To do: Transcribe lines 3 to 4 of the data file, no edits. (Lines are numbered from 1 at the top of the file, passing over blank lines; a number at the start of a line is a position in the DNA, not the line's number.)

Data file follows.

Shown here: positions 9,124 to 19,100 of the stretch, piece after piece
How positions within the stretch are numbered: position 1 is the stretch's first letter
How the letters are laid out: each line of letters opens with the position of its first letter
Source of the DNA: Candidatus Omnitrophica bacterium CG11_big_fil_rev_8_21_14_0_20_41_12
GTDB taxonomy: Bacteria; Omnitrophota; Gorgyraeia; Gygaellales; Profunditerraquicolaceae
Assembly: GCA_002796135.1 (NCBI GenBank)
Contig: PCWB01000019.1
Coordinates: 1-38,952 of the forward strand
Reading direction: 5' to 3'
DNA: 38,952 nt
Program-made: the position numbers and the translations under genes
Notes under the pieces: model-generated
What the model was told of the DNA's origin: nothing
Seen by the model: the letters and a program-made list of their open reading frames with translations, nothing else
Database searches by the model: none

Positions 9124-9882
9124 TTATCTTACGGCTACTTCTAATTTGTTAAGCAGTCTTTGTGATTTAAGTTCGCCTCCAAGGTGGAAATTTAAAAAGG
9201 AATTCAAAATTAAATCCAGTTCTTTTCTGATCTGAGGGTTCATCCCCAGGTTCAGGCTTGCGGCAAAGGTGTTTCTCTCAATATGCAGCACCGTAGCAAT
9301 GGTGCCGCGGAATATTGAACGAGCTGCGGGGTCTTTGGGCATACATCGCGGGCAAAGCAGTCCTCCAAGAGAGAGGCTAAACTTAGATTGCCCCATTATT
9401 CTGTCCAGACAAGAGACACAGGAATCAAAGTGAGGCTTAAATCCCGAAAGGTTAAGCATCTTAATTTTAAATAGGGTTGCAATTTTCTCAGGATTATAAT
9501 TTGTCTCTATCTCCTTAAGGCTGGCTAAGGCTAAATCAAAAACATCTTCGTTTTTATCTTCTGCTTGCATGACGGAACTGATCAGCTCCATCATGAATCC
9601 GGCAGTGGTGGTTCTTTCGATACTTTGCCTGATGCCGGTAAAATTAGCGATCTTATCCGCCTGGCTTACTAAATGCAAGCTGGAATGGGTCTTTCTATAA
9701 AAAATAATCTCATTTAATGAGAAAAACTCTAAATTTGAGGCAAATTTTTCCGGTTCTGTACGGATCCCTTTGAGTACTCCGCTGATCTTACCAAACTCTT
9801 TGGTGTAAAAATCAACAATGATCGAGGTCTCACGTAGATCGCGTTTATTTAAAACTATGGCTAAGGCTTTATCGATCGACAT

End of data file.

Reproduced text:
How the letters are laid out: each line of letters opens with the position of its first letter
Source of the DNA: Candidatus Omnitrophica bacterium CG11_big_fil_rev_8_21_14_0_20_41_12